Do you feel that you had a good rapport with this service learner? Why or why not?

Would you want to have a service learner from my courses again in the future? Why or why not?

I would greatly appreciate any additional feedback. Please use the back of this sheet for that purpose. This will help me to strive to better prepare my students for the service learning experience. Thank you for your participation and valuable input.

Human Development Department
Michelle R. Dunlap, Ph.D.
Connecticut College
270 Mohegan Ave., Box 5322
New London, CT 06320-4196
(860) 439-2634 (Office)
(860) 439-5457 (FAX) (E-Mail)

January 24, 2000

Dear School or Agency Supervisor,

The student ____________________________ is enrolled in a Human Development Course that I teach. I believe that service learning experiences help to enhance academic learning, and vice versa, that academic learning can enhance service learning. Therefore, I require that all of my students engage in supervised service learning involving children, adults and/or families, coordinated through either the Connecticut College Children’s Program or the Connecticut College Office of Volunteer for Community Services (OVCS).

The above student is enrolled in my HMD ___207___ course. All students of my courses are expected to behave in accordance with the Connecticut College Children’s Program or OVCS guidelines for behavior and performance of duties. For students of my HMD 111B Introduction to Human Development Course, they are also asked by me to make as many connections as they can between basic course concepts and real life human behavior, and vice versa, real life behavior and concepts taught in the course. In my HMD 207, Adolescent Development, I expect students to make connections between course concepts and pre-adolescent, adolescent, and/or early adulthood behavior and experiences. HMD 302 Social and Personality Development students are expected to focus more on social developmental issues, and social cognition issues as they perform their regular service learning duties. For students of my HMD 321 Children and Families in a Multicultural Society course, students are encouraged to focus their attention more on multicultural concepts, issues, challenges and resolutions. HMD 402 Social and Personality Development Research students are expected to think in terms of the implications of particular areas of research that they are pursuing for the service learning environments and/or children and families of service learning environments in which they are engaged.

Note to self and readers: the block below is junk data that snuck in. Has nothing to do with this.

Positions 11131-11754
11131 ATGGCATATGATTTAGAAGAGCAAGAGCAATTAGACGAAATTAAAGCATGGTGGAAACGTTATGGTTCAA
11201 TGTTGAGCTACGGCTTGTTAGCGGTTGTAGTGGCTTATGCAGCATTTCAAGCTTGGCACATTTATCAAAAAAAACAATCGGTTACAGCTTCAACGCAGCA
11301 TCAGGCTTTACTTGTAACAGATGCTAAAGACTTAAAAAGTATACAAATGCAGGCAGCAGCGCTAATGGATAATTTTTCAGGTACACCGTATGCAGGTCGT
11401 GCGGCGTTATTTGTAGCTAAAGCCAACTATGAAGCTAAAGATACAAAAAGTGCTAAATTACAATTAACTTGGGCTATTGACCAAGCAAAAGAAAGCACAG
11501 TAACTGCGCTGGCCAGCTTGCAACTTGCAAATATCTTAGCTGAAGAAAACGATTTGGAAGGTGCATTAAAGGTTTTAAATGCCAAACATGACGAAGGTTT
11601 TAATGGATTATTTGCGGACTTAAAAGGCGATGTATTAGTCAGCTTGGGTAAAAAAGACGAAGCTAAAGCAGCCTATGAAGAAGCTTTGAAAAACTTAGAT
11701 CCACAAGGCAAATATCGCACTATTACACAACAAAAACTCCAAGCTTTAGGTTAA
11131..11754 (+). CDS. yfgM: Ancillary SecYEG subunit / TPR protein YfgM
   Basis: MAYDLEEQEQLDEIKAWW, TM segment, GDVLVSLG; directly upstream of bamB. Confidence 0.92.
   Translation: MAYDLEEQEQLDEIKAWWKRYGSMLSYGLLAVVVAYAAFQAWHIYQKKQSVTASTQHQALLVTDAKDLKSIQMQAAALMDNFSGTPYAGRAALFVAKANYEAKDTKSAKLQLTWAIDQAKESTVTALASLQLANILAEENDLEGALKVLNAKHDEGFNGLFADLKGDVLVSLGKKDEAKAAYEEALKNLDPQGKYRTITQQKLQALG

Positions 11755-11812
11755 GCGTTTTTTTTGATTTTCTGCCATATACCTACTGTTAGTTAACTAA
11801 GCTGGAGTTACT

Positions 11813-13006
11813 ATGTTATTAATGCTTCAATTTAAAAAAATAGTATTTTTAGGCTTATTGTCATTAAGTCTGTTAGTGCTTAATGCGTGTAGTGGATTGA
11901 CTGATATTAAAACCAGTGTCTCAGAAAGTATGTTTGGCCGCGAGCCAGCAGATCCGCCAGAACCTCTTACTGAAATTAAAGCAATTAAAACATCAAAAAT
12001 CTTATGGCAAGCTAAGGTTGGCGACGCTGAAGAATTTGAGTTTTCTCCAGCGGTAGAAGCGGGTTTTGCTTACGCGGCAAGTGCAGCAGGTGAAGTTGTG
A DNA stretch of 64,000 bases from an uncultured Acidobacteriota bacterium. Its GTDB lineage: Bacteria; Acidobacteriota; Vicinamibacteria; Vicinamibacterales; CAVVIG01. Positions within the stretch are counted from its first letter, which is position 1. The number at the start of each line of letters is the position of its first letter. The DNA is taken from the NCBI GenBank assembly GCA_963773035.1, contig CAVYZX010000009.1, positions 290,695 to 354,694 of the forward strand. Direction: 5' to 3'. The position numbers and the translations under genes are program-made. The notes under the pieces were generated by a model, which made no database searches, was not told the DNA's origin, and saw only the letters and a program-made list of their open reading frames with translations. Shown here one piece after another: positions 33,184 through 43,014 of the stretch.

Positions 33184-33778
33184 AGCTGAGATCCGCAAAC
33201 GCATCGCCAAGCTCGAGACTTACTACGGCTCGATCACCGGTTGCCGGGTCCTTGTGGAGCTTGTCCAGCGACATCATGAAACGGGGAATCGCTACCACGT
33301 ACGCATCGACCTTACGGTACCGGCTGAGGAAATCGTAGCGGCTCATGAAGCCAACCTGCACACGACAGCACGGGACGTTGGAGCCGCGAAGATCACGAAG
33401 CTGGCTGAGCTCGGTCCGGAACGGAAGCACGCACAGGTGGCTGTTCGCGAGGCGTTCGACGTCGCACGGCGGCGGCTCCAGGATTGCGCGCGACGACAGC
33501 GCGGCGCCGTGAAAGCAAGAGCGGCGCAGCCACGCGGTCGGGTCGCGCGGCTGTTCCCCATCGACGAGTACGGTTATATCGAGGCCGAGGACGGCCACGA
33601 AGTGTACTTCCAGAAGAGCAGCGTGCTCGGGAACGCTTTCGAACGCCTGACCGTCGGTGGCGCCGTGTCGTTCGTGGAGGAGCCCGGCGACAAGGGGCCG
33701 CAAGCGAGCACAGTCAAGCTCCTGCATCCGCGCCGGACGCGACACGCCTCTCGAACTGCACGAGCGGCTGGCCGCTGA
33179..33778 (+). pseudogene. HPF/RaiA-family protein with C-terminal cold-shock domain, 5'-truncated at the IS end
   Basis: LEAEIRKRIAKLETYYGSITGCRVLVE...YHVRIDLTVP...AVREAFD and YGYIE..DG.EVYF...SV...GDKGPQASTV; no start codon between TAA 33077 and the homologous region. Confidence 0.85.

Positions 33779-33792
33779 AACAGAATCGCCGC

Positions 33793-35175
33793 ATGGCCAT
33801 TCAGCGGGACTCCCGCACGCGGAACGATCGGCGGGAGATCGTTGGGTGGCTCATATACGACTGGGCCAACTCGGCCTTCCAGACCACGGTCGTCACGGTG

Attached to this letter you will find an evaluation form that I would appreciate your completing at the end of the student’s service learning semester. It should be mailed directly to me. Your evaluation will not only provide valuable information for measuring the progress of my students, but it can also help me to improve on the design of courses in the future.

In the meantime, please feel free to contact me if I can provide you with more information regarding the service learning objectives that I have for my students, or if you have any other questions or concerns. I thank you again for helping to provide this service learning opportunity for one of my students.


Michelle R. Dunlap, Ph.D.

School: Connecticut College
Professor: Michelle R. Dunlap, Ph.D.